GoodTimes Santa Cruz by Andrea Patton

Ever tried bungee moon dancing?

Lisa Christensen’s invention at the 418 Project connects the buoyancy of bungees with a climbing harness affixed to the ceiling so you can dance, bounce, spin, orbit, and leap as if you were free from gravity.

Her aerial bungee moon dancing class allows users to go with the flow, says Christensen, and it’s just one of the hundreds of classes offered as part of this year’s 10th anniversary Santa Cruz Dance Week, April 20-28, for a $10 all-access pass to studios all over the county.

This year’s week-long movement celebration is all about community participation, taking over downtown Santa Cruz with highly anticipated pop-up performances on the streets and in “unlikely places.”

Abra Allan, founder and director of Santa Cruz Dance Week, says that this year organizers are stepping back to let the community of dancers take the lead.

Kathak, an ancient storytelling tradition of traveling bards in northern India, and contra dance will make their debut at the kick-off event, “Dancing in the Streets,” on April 20—where there may be an extra large birthday cake for the 10-year anniversary, says Allan.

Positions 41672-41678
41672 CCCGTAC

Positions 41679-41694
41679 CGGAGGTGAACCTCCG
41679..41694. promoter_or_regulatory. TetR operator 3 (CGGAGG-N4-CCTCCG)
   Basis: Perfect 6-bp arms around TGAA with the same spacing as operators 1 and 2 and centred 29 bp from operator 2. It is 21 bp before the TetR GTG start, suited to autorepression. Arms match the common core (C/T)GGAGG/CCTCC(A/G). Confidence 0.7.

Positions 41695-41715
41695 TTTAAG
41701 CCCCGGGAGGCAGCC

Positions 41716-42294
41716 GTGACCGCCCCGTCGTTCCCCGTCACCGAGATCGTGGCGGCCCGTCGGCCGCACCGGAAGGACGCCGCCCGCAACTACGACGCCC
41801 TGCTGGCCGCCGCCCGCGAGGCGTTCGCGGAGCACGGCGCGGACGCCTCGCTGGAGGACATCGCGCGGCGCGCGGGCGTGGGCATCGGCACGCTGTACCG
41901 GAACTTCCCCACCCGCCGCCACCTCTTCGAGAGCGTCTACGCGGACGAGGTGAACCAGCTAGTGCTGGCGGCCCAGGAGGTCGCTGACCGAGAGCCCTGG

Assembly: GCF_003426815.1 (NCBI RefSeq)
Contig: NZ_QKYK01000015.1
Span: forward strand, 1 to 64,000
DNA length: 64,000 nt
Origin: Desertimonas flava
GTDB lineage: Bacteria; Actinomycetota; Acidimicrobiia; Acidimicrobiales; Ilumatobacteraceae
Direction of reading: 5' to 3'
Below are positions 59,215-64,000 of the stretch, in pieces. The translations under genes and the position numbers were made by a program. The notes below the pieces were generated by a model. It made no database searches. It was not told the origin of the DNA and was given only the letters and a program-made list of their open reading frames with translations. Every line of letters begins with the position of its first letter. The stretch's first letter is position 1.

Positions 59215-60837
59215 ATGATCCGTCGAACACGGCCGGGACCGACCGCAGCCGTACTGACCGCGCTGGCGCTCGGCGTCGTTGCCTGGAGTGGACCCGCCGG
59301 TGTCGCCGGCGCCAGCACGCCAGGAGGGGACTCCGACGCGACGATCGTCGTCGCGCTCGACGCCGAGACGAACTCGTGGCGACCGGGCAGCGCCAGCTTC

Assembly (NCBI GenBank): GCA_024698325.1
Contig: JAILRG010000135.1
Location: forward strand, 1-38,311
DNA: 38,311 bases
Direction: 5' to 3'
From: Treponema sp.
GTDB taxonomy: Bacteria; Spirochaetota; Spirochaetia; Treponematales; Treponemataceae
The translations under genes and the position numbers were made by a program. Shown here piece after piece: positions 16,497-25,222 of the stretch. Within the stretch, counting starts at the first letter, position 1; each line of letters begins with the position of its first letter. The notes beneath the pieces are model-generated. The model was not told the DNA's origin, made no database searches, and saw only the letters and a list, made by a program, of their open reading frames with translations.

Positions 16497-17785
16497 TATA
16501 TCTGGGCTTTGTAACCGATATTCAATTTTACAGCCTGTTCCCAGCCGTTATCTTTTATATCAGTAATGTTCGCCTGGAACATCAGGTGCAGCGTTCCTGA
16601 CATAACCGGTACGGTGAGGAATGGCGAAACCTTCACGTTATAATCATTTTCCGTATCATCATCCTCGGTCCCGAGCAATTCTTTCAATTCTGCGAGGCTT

Throughout the day, dancers from all different studios will perform on three stages set up in downtown Santa Cruz—an evening of more than 50 performances from every imaginable genre. For those looking to let go, the Community Ecstatic Dance Party will take place on April 20.

When Allan first considered presenting a local iteration of National Dance Week—which celebrates the art of dance with street events and open classes across the nation—in 2007, she wasn’t sure how the community would receive it.

Allan says gauging the reaction an hour into the first kick-off event, it quickly became clear to her: Dance Week was here to stay.

Whether as creativity, fitness, fun, socializing, or spiritual practice, she says, there is a deep love of self-expression through movement in Santa Cruz.

“There is something instinctual about dance, if—but only if—you get out of the way and let it happen,” Allan says. “That is something that we struggle with culturally.”